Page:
Vicos, a multi-time winner of TLC’s “Ultimate Cake-Off” who also had her own Food Network series, “Have Cake, Will Travel,” emphasizes that customers need to know that no matter how much effort or how many hours decorators spend on a cake, taste is as important–or even more important–than the bells and whistles.
“How much they enjoyed eating the cake is what they’ll remember the most and what will bring new customers who have experienced your cakes at parties to come to you for theirs,” she says.
Some customers also have no understanding of how much these masterpieces cost, and often have champagne dreams and beer budgets, Rossberg says.
Instead of viewing this initial pricing disconnect as a major problem, Vicos sees it as an opportunity to show customers the exciting cakes that can be produced within their budgets. For example, instead of the 5-ft. cake the customer may originally have wanted, she suggests a sculpted 2-ft. cake that is still sure to impress guests. Vicos also gives her customers three price point options–low, medium and high–so everyone knows what is feasible.
“It’s up to us to take control of the appointment and turn what could have been a disappointing consultation into a sale that makes clients very happy,” Vicos says.
Oakmont Bakery’s customers usually understand why a three-dimensional car or dinosaur cake costs so much more than two-dimensional versions, Serrao says. They are generally thrilled that they can afford more than a sheet cake with a picture piped on it.
These days, cakes are much more than desserts; they’re accessories or even the entertainment, according to both Tola and Vicos. Hall echoes these assessments, noting “it just isn’t cool to have a single layer cake for a special occasion.”
Elaborately decorated, tiered cakes have become the centerpieces of an increasing number of children’s birthday parties, weddings and baby showers, anniversaries and other special occasions. More than 90 percent of the special occasion cakes Hall sells at Annie’s Culinary Creations are tiered, and most have some kind of fondant element.
Serrao adds that Oakmont used to get orders for two or three sculpted cakes a month and now the bakery is decorating three to four every week.
More baking, less drama
While the plus side to many of the bakery shows is making more consumers aware of the baking industry, a minus is that like any reality genre, the older it gets, the more outrageous it becomes. Levain Bakery’s McDonald wishes the programs would feature more cake and less drama.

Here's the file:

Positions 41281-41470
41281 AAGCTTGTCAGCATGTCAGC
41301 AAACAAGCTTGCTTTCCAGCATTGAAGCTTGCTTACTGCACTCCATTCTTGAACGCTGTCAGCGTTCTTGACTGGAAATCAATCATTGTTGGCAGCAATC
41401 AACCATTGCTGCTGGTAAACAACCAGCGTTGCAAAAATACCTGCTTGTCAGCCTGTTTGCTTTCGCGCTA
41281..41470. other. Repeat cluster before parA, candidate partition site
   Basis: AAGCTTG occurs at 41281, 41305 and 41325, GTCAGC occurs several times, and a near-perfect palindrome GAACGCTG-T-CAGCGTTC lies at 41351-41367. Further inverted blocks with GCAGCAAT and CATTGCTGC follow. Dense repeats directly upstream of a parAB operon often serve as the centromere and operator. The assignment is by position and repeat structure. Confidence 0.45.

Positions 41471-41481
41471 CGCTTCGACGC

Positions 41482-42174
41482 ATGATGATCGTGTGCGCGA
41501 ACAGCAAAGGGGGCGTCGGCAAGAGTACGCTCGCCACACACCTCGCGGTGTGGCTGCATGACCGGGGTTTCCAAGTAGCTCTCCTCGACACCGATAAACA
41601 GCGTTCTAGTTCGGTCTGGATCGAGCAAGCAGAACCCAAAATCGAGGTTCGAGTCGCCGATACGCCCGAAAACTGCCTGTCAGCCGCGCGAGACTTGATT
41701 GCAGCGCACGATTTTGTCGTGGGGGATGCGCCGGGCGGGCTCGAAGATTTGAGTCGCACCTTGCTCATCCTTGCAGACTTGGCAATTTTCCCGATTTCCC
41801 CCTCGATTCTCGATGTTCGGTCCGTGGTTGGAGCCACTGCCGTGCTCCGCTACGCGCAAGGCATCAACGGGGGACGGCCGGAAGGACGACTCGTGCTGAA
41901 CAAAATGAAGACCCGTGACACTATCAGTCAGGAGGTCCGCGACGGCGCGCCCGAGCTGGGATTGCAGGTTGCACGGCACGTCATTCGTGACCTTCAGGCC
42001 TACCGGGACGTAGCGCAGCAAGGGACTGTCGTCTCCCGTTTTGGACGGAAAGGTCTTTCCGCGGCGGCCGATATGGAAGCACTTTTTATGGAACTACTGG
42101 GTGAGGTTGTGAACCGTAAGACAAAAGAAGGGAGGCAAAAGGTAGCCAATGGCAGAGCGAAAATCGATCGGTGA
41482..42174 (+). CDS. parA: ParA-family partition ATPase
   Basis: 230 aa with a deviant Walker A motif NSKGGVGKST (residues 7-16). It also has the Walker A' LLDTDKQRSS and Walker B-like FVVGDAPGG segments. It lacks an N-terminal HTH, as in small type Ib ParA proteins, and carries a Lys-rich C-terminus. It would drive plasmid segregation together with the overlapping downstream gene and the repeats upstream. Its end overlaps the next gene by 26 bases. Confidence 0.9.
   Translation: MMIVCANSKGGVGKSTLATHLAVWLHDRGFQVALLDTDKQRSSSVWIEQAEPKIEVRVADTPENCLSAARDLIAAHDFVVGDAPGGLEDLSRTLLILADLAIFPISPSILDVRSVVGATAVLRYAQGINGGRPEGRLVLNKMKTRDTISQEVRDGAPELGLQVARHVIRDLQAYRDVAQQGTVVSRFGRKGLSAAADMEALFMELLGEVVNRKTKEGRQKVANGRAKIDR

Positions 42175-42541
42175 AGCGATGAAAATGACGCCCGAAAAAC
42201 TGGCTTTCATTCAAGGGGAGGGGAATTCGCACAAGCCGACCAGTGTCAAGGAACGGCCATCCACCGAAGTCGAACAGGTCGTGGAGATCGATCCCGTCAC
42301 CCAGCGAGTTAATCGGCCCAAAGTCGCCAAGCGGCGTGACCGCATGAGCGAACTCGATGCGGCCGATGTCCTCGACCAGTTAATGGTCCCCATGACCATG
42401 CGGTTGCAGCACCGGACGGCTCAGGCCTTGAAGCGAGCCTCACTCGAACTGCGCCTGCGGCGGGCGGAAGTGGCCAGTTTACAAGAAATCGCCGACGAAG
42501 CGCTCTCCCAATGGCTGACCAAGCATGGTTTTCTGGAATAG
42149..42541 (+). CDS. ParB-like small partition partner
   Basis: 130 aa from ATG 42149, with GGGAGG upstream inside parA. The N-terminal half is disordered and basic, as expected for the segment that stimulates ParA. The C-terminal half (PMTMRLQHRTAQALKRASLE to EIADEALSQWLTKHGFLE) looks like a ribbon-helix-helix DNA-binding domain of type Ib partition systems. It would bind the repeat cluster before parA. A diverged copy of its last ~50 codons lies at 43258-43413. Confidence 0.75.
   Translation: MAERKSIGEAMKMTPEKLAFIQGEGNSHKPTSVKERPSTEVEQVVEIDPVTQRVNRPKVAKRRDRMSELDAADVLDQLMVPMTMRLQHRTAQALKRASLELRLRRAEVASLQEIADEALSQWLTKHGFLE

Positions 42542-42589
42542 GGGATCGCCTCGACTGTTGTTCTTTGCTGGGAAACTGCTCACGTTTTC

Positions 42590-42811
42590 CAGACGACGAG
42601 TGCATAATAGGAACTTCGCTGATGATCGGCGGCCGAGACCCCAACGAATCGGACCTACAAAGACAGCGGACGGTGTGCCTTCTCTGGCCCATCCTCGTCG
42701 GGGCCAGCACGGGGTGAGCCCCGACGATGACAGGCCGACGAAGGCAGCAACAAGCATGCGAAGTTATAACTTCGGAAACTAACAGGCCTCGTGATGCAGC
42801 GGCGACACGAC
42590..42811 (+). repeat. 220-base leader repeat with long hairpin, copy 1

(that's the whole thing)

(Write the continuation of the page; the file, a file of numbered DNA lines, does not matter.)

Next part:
While the entertainment component keeps viewers tuning in, the pressure of competition brings out some not-so-pleasant human behaviors. Couple that with some creative editing and viewers may get the impression that the competitors are back-stabbers.
On some of the shows, the entertainment factor goes too far, making the competitions seem more like “Survivor” or sitcoms than food programs, Hall adds.
“Some are getting crazy, moving away from actual art and getting into silly stuff, such as stunts that require the contestants to wade through a fountain to get their ingredients,” she says.
Hall has shied away from applying for programs such as “Cupcake Wars” because they often challenge bakers with ingredients that no one would really want to find in a cupcake. The resulting chaos might be fun to watch, but does not really compel customers visit their local bakeries for these kinds of products.
Reviving the industry
Although Tola is “too chicken” to take part in the televised competitions, he thanks others who have shone the light on the industry. “From a dying trade, the bakery industry has been revitalized,” he says.
Veteran bakers also are taking more continuing education classes to keep up with the newest trends and tools that consumers see during these televised baking/decorating competitions.
“They’re realizing that it takes only a few hours here and there to enhance their skills and make their bakeries even more profitable,” Vicos says.
Although Rossberg admits to being hooked on these shows himself, he fears that the flood of bakery-oriented program may eventually lead to viewer burnout.
“We want to be out there giving more and more ideas to customers, but don’t want to have so many programs out there that viewers will get bored with them and start looking for the next new thing,” he says. “We don’t want to look at this as another fad that died from overexposure.”